why not to do this
One of the earliest lessons I learned as a portfolio manager is not to raise cash. How so?
–it’s much harder to figure out whether stock A or stock B is cheap or expensive in absolute terms than it is to figure out that A is cheaper than B. This means the easiest way to beat the stock market is to keep fully invested and spend all of your time trying to find more As and eliminate any Bs
–the penalty for having a large cash balance and being wrong can be severe. One of my former work colleagues, running a high-profile value-oriented portfolio for pension clients, decided one day that the stock market was overvalued and that he would be a hero to clients by raising 40% cash. This is like professional suicide. He did it anyway. For the following two years the market went straight up. Nothing he did could offset the negative effect of that dead-weight cash. And after a short while he was so deep in the hole that he felt he couldn’t admit his mistake and reinvest the cash. It took a huge market downturn to give him an opportunity to buy in again. But all that did was more or less recoup the performance losses he had sustained by raising cash in the first place. Then he was fired.
–personally, I’m very bad at judging market tops. I’m pretty good at bottoms, I think. But I tend to think that the good times can go on longer than they actually can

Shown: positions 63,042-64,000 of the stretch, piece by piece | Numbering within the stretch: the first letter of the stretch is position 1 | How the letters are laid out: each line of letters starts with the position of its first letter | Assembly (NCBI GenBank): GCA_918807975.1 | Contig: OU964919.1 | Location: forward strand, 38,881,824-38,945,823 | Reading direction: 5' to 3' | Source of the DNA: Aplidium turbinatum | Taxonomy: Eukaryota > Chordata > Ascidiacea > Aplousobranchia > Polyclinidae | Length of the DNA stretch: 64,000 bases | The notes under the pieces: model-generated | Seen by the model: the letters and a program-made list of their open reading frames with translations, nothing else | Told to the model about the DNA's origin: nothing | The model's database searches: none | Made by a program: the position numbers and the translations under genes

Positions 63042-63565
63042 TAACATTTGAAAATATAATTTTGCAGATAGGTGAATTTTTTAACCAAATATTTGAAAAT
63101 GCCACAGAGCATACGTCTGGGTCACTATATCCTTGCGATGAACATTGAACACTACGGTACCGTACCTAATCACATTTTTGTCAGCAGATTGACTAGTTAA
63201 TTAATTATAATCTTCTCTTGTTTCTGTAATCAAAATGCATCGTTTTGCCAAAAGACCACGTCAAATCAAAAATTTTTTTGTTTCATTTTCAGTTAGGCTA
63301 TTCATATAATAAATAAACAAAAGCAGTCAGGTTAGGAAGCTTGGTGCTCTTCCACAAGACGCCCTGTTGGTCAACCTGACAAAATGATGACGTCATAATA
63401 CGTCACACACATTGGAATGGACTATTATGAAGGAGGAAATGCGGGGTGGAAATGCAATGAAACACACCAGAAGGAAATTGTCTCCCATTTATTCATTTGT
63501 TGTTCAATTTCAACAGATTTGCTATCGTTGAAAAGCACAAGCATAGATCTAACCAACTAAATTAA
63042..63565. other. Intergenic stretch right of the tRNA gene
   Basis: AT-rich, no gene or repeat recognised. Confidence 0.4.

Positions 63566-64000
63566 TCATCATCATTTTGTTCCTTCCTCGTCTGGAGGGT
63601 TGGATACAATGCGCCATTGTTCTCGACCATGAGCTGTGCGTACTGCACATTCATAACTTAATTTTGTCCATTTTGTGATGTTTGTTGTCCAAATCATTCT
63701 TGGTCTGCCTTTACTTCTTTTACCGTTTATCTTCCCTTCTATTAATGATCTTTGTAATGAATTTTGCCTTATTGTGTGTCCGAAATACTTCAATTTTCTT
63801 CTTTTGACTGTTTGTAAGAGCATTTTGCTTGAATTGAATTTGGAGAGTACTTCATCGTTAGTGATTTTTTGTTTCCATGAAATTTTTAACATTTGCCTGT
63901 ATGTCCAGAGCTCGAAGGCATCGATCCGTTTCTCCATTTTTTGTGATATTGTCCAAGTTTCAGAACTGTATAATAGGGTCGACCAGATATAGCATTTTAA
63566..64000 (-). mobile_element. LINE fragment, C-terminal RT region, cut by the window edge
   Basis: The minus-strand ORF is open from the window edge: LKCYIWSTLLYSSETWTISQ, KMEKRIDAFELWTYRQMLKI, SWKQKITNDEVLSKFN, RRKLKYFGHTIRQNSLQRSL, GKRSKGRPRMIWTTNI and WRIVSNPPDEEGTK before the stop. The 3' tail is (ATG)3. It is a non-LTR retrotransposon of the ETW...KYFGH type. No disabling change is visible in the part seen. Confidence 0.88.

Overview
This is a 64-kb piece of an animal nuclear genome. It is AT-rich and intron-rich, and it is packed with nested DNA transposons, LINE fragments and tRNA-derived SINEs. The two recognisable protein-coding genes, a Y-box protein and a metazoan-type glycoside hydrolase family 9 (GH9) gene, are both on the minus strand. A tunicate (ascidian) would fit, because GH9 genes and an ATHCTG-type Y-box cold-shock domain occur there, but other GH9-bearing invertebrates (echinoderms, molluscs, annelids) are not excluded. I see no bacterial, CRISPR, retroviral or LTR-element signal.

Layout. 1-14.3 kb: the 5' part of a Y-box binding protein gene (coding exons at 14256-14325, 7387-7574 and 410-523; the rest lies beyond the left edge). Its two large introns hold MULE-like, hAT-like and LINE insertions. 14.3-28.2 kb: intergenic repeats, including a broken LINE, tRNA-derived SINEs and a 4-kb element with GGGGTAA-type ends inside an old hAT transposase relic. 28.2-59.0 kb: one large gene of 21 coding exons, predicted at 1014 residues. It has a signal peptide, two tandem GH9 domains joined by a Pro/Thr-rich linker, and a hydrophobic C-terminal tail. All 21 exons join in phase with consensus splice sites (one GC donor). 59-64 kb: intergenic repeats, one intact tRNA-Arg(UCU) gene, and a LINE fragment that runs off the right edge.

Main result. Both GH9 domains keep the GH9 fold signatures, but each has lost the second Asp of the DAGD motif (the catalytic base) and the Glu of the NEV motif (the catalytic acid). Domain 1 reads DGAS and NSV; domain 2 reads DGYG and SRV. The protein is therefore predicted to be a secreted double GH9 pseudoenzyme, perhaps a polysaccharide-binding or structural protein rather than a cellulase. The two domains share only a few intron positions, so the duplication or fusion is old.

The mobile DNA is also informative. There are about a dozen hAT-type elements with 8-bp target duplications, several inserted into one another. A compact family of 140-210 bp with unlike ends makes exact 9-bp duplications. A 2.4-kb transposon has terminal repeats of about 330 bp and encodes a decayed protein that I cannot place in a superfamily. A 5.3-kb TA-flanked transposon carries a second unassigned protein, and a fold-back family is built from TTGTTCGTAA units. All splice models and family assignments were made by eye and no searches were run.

why I’m doing it anyway
To be clear, I’m only selling about 10% of my portfolio, mostly paring back individual positions by that amount. That’s not enough to fundamentally change my portfolio composition–in other words, the gains/losses from this move may end up only as a rounding error in performance attribution. So it’s more security blanket than anything else.
What’s causing me to act is something I usually don’t like to talk about: performance.
One of my early mentors told me he thought a good securities analyst could find a way to make a 20% yearly gain in almost any economic circumstances. In less folksy style, I’ve come to think of a good year as the market return (S&P 500) plus 5 – 8 percentage points; if the S&P 500 is up by 10%, I’d like to end up in the +15% – 20% range.
So far this year, however, my “capital flight” idea, envisioning the US today as like Mexico in the 1980s, has worked much better than I would have thought. That’s, unfortunately, because the Trump administration has been much more toxic than I could have dreamed. The result is that my portfolio is already many times ahead of my yearend relative performance target (I really dislike writing this last sentence. My experience is the minute you begin to pat yourself on the back, your performance begins to fall apart).
Still, I don’t think the epic wave I’ve been riding can go much farther. That’s probably my strongest belief right now. The only way I can see for present conditions to continue would be if we knew that Trump would be reelected. I don’t want to replace names I know with new ones that are basically the same thing. That’s just the anti-US pro-Trump bet all over again. But I don’t have a firm idea of where to go next.
Hence, 10% cash.